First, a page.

DC’s Black Lives Matter Plaza gets fresh coat of paint for John Lewis procession

A D.C. public works crew repaints letters spelling “Black Lives Matter” early on Monday, June 27. (Courtesy DCDPW)

The giant yellow letters forming “Black Lives Matter” on D.C.’s 16th Street were given a fresh coat of paint early Monday morning, ahead of a funeral procession for the late Georgia congressman and civil rights icon John Lewis.

D.C. Department of Public Works crews were out before dawn repainting the letters that cover the stretch of 16th Street between K and H streets in Northwest D.C. just north of the White House.

Monday’s repainting comes nearly two months since Mayor Muriel Bowser renamed the area Black Lives Matter Plaza on June 5, four days after federal officers abruptly swept the intersection of H and 16th streets clear of protesters with crowd control munitions.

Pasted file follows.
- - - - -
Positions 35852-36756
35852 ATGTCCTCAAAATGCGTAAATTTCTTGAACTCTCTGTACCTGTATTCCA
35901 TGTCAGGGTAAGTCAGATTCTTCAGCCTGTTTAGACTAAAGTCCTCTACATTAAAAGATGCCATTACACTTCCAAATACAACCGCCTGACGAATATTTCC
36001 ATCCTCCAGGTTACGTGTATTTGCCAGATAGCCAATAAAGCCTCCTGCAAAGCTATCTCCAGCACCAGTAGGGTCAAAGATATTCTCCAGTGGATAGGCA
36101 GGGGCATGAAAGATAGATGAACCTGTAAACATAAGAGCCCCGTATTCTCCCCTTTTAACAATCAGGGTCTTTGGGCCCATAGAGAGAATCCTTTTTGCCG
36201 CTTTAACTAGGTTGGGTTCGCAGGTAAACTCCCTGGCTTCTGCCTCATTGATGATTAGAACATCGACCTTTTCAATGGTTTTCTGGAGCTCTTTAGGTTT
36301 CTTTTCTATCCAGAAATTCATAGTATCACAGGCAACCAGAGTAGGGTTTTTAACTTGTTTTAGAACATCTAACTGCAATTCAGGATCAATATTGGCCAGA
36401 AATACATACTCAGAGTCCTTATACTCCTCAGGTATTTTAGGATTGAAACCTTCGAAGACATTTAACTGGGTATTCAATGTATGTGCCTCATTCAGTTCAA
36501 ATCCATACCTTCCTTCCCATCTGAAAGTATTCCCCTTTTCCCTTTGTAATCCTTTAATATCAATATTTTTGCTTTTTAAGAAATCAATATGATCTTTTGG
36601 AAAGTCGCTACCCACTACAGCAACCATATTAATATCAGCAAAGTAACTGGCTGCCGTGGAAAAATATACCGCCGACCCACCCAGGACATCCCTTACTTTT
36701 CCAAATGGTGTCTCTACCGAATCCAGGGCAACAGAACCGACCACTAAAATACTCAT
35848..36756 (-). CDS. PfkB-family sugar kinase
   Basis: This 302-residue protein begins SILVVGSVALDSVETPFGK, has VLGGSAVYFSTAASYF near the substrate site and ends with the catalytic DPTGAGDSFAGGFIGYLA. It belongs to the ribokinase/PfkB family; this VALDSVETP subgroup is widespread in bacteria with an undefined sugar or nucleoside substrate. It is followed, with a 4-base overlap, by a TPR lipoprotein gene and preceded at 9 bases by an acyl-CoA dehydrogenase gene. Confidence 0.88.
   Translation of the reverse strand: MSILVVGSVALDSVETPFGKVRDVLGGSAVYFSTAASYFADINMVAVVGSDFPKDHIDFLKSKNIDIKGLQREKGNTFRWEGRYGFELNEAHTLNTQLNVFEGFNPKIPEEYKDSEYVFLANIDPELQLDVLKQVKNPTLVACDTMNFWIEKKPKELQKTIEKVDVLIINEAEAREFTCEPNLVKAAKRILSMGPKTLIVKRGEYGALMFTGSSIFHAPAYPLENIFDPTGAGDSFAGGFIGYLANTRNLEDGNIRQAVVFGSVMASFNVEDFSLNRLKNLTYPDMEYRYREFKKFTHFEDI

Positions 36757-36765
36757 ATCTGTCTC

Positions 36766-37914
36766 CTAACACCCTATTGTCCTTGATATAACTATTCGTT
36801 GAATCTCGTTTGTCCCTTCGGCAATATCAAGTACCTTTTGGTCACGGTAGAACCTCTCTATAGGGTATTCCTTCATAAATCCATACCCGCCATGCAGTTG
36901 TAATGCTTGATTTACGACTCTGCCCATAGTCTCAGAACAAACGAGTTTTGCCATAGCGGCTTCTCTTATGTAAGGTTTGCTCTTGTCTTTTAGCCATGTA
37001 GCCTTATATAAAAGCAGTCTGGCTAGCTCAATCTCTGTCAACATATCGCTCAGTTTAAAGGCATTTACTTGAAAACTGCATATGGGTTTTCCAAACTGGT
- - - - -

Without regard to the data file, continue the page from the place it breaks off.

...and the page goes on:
It inspired several street murals of the same style in other cities, including New York and Los Angeles. D.C.’s plaza also is visible on Google Maps together with the updated street name.

Activists with the D.C. Movement for Black Lives had added their own lettering — reading “Defund the Police” — in the days following the plaza’s commissioning, criticizing Bowser’s move as a photo op. Their message still remained as of Monday, albeit faded.

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